In a public demonstration of their desire to gain increased access to China, Apple’s Tim Cook and Google’s Sundar Pichai made their first appearance at China’s World Internet Conference last year.
Bloomberg reporter Peter Elstrom attended the conference. When he was asked if there would be any change in the Chinese government stance on censorship in the future, he responded by saying,
“The implication comes at a time when the U.S. is wrestling with fake news on Facebook and Twitter, allegations about Russians hacking an election, and they feel like this Chinese approach has some merit, so they are making that case.”
The conference is meant to promote China’s authoritarian vision for the future of the internet and have it exported world-wide. The next conference will be in December of this year.
Both IBM and Apple have made major moves to China. Apple has begun storing iCloud data in China, sparking fears that the company is handing over source codes to the Chinese in compliance with recently enacted cyber security laws in the communist country.
Apple’s Tim Cook personally made the recent decision to ban content from Alex Jones.
Google, under a project called “Dragonfly” is creating a censored search engine for the Chinese.
In July of this year, Facebook opened a subsidiary in China, another signal that big tech is expecting China to shape the future of the internet. As reported by the Verge,
“The office will be a $30 million subsidiary called Facebook Technology (Hangzhou), located in the city Hangzhou, which is also the headquarters of Alibaba.”
China and the EU (through the recently enacted GDPR legislation) have become global leaders in pushing a locked down model for the internet. The two power blocs have also teamed up to develop the Orwellian Internet of Things, a system that could provide the groundwork for “smart cities” world wide.
Under the backdrop of “Russian meddling” and “fake news” narratives there is an expectation among tech elites and globalists that internet regulation and law in the west will yield to this model of cyberspace.
Billionaire George Soros has championed this model to clamp down on anti EU and populist sentiment. Soros stated at Davos earlier this year that the role of social media in the election of Donald Trump is one reason why we need regulation online.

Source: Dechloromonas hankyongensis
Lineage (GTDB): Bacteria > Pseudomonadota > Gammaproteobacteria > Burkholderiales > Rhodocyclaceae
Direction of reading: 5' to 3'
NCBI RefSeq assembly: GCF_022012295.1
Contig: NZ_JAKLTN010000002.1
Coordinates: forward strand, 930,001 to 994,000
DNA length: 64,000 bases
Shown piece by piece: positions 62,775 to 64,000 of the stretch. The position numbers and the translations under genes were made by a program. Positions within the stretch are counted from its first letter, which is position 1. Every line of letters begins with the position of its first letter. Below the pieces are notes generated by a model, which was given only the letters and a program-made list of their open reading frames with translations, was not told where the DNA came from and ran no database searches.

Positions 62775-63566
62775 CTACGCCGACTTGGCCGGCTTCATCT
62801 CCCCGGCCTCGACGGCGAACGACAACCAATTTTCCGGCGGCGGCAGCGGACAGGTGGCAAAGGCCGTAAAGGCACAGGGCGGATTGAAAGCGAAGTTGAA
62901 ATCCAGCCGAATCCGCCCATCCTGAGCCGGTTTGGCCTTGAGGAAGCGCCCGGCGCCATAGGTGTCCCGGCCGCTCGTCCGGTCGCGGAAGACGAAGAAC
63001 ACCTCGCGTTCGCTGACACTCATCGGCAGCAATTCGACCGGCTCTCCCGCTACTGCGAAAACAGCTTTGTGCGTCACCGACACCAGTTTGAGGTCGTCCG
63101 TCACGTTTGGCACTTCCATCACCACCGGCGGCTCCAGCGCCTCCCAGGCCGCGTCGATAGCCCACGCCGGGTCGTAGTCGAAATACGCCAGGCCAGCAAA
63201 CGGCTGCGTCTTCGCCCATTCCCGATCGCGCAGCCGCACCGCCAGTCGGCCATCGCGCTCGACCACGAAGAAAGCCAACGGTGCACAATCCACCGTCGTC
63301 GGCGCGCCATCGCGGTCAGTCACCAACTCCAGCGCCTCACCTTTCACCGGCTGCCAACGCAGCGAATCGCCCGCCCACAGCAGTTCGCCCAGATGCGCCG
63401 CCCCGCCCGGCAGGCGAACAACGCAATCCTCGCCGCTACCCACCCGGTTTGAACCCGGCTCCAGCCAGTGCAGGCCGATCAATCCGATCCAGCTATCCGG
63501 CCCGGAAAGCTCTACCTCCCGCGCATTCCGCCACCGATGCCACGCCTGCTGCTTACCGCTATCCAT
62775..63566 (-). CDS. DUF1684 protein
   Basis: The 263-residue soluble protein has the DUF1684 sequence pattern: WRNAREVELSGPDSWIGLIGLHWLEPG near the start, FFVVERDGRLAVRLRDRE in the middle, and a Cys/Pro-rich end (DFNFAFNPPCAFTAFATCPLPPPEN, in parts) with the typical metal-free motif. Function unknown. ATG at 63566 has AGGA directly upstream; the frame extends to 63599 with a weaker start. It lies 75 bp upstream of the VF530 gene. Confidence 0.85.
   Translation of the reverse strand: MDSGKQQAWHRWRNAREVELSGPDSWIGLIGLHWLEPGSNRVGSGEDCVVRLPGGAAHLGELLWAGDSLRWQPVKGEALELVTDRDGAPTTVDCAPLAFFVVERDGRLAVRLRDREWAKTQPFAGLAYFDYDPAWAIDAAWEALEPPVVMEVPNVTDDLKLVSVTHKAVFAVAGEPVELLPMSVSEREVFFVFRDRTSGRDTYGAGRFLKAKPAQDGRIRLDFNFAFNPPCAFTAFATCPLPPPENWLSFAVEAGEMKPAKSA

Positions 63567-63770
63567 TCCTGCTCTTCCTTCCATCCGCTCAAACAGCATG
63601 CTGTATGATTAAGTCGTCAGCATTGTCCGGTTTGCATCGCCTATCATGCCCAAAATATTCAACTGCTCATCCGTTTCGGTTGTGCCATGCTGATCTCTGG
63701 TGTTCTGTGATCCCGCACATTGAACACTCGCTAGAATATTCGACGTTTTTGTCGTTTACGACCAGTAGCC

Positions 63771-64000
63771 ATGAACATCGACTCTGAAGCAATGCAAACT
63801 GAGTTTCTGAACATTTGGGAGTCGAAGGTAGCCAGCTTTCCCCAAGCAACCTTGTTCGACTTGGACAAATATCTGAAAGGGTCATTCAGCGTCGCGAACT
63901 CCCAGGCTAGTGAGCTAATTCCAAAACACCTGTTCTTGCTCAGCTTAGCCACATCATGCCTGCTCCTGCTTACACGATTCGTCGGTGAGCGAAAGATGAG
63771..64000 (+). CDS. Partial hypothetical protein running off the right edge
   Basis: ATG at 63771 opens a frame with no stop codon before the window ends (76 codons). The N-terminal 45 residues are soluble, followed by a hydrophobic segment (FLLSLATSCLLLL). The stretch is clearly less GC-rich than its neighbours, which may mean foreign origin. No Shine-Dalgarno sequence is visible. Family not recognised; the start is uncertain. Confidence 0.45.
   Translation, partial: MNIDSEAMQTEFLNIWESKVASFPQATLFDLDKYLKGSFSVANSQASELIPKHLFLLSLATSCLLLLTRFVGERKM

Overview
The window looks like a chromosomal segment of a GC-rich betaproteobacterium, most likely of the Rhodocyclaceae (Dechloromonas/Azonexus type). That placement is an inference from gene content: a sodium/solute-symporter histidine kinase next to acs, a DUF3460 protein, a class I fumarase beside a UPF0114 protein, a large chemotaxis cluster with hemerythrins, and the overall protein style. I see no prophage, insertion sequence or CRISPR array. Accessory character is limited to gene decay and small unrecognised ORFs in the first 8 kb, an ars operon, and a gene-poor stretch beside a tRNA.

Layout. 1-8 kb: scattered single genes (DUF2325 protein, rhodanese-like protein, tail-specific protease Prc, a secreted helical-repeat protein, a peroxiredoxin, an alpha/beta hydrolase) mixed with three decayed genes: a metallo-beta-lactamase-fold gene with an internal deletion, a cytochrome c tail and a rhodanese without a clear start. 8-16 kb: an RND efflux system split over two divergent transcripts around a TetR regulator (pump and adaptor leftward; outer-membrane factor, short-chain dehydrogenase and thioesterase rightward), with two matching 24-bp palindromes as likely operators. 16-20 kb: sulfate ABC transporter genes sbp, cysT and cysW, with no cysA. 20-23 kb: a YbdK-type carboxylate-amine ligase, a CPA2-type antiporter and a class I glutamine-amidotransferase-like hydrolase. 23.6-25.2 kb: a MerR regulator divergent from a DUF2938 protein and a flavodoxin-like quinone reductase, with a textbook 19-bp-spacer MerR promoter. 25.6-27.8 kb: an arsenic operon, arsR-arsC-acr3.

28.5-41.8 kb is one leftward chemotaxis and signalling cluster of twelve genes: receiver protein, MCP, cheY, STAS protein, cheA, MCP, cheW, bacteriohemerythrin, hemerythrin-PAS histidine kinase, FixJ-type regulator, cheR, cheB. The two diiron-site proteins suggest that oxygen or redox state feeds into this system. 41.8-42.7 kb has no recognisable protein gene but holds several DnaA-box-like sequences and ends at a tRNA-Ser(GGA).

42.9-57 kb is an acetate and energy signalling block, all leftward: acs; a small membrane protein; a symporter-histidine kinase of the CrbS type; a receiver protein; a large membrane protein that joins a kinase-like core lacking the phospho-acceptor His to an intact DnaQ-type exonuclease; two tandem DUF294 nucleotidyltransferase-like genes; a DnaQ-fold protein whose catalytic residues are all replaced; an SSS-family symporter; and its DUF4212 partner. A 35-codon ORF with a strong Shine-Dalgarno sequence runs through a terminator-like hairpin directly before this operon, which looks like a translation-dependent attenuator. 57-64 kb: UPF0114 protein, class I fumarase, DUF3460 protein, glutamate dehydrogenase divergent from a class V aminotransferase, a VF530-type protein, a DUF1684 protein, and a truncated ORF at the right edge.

“President Donald Trump would like to establish his own mafia-style state,” he said, claiming the President was part of the same problem as North Korean Dictator Kim Jong-un.
“In the US, regulators are not strong enough to stand up to the monopolies’ political influence. The EU is better positioned, because it doesn’t have any platform giants of its own,” he continued.
Two years ago, Bilderberg elites discussed enacting an internet ID to enhance “cyber security”. Infowars sources reported:
The Internet ID will be justified under the guise of “cybersecurity” and creating a convenient method for citizens to access government services, but free speech advocates will view the proposal with deep suspicion as it would threaten online anonymity and possibly chill dissent.
Services such as Facebook, YouTube and Twitter could also use the online passport to revoke posting permission if a user violates terms of agreement, another obvious threat to the free flow of information that has made the web what it is today.
CFR President Richard Haass recently told Bloomberg that a “serious degree of anarchy” exists on the internet:
— BSurveillance (@bsurveillance) July 26, 2018
With tech giants moving to censor Infowars, a dangerous precedent is being set. As it stands now, it looks like a Chinese model for the internet is being pushed onto the west by un-elected multinational corporations.
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